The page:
Departures and Arrivals



Documenting the P.A.R.T.S. Research Cycle
P.A.R.T.S. - Johanna Cockx


‘Choreography, performance, sound, music’ is the name of the second pilot project of the P.A.R.T.S. Research Studios that started in August 2015 and will run until November 2016. In three clusters, starting from research questions concerning the broad field of choreography and music, ten young dramaturges and choreographers are examining and developing their choreographic language. They do this through a series of workshops, seminars, master classes and lectures, combined with studio time to develop their own artistic work. Today, when I am writing this, we are May 2016: the end of cluster #2. A lot of personal and collective work is growing. The question of documentation arises. In the context of my internship at P.A.R.T.S. I was able to organize a series of short interviews with the research students, that found its sediment in a paragraph and chosen image for each of them. The interviews focused on the participant’s backgrounds and how their personal work at P.A.R.T.S. arises from it. Due to time and logistic restrictions I was not able to interview all the students and to map fully the collaborative strands evolving between them. It might be the goal of future documentation to elaborate this work and to shed more light on the arising collective network. For now, we keep it on a short, but not less warm and inspiring acquaintance…


William Ruiz-Morales

The first student I interviewed was William. He originally comes from Cuba and has a background as dramaturge. At the P.A.R.T.S. Research Studios, he is questioning the meaning of this background: ‘What is the practice that I do?’. He has been trying to develop a practice of expanded dramaturgy, beyond the established forms of the practice, specifically in Europe. An important source of inspiration was the work of the Cuban poet/writer/art critic Severo Sarduy, who in the sixties abided in Paris in the company of several poststructuralists. Built around Sarduy’s idea of a ‘Galaxy of voices’, William’s work takes the form of two main research lines, each with a different formal outcome. In Lecture on the idiot he is developing an idiosyncratic language for thinking, based on the dislocation of the speaking person. A self-written text will be read out loud by a distribution of different voices. The second line of research is evolving into a performance. The production of material is structured game-like, by a list of restrictive elements that the performers have to start from to produce their own interpretation. This can be a rhythm, a text, a pattern, a medium, a trajectory, an equation, … From this very abstract, codified input the performers will create very personal, but also very simple answers that will be used as basis for the future piece.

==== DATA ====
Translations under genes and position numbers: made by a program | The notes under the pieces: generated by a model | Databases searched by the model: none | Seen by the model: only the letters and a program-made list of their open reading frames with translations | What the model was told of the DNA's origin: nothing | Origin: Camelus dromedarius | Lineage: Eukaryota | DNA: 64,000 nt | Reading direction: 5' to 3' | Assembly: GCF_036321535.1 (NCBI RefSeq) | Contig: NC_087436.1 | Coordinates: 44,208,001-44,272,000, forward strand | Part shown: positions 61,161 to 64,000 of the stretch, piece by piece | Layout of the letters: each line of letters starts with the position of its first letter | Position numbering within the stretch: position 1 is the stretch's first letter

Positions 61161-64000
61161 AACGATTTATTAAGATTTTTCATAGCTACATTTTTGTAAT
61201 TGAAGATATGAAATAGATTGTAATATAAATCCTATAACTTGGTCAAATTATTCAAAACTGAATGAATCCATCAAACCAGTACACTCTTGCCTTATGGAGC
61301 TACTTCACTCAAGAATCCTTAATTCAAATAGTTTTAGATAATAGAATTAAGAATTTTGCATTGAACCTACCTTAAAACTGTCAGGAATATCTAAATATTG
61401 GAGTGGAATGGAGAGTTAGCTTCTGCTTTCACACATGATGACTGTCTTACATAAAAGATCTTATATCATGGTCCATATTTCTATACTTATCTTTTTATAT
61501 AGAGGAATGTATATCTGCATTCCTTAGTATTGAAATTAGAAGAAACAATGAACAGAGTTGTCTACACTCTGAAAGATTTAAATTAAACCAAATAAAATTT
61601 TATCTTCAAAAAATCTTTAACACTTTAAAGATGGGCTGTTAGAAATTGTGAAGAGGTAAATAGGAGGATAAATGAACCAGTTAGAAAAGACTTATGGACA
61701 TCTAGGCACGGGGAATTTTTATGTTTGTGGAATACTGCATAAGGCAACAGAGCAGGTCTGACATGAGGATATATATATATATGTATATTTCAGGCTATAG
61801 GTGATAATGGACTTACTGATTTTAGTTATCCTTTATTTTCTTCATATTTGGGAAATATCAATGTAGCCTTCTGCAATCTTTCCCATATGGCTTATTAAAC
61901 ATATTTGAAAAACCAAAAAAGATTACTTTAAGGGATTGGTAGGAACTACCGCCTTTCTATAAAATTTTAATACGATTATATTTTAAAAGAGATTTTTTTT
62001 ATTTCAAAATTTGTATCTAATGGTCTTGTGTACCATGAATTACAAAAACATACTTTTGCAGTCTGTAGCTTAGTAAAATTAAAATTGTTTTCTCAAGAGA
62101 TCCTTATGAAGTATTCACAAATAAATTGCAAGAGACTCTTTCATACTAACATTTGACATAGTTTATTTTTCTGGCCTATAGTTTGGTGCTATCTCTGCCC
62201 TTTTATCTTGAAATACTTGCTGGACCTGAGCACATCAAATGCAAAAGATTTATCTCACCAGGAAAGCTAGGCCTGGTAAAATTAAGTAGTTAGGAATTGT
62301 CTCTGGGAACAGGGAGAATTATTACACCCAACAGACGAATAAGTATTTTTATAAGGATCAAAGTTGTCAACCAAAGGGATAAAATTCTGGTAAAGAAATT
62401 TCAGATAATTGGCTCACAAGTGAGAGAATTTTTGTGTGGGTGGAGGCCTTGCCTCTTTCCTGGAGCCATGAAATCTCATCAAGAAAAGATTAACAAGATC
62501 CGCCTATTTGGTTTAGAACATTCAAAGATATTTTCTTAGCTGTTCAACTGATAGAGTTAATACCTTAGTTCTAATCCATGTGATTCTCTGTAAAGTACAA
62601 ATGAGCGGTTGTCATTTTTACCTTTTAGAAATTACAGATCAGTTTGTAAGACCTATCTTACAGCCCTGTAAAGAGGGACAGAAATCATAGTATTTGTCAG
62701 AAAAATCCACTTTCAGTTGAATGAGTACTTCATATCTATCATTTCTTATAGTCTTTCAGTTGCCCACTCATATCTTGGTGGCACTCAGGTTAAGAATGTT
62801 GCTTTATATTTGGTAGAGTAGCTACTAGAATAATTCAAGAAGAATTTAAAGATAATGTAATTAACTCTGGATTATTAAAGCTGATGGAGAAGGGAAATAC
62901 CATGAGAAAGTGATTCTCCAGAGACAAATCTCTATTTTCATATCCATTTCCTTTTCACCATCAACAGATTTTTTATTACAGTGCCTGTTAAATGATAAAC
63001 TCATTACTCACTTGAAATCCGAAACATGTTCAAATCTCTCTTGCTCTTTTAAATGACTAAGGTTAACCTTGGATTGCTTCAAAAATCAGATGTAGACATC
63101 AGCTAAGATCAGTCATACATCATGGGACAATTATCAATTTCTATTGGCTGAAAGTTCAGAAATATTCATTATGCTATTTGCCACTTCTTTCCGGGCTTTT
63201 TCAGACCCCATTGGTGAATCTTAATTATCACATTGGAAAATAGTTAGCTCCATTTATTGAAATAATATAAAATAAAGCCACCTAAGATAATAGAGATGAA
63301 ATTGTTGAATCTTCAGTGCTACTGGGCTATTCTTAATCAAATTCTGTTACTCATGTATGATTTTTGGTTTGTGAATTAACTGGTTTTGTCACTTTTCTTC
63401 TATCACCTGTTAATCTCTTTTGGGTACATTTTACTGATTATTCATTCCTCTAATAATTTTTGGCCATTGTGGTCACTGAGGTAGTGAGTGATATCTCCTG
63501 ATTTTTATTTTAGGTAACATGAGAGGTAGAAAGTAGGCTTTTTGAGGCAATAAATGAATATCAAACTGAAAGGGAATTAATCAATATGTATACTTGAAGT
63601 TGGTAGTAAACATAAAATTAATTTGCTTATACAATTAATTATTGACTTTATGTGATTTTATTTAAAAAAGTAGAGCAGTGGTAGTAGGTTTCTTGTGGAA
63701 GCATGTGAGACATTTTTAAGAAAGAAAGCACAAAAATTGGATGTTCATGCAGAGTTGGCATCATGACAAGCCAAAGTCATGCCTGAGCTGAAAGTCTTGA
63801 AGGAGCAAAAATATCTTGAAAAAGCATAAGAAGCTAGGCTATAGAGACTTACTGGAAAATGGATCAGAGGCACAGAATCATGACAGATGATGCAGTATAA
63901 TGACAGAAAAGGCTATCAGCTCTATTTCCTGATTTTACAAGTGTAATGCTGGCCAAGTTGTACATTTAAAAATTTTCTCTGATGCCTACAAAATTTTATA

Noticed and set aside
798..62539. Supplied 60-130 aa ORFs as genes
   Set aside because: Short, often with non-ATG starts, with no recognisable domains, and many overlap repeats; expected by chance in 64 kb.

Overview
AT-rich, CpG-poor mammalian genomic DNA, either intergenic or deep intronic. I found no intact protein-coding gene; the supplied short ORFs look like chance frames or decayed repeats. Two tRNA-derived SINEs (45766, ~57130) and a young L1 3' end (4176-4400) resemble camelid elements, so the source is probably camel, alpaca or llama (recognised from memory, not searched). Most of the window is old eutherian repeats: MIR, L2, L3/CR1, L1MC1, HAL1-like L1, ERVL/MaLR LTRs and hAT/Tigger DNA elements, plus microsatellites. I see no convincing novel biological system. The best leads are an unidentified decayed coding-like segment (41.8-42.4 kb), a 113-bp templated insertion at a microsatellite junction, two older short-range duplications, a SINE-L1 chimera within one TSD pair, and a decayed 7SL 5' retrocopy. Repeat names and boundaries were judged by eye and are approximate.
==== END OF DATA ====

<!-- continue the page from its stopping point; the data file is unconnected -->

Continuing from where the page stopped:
Naïma Mazic

Naïma is trained as a contemporary dancer and educator at the conservatory in Vienna. Since her childhood she has been immersed in a musical environment. That is probably how the curiosity for her research project slipped in, for which she is drawn to the crossovers, the interplay, the frictions, between contemporary jazz music and dance. In her view, the two disciplines have characteristics in common, yet, she noticed, very seldom happen to be used together. Departing from this observation, Naïma designed a score in the form of a lead sheet of a jazz tune consisting of nine fundamental questions.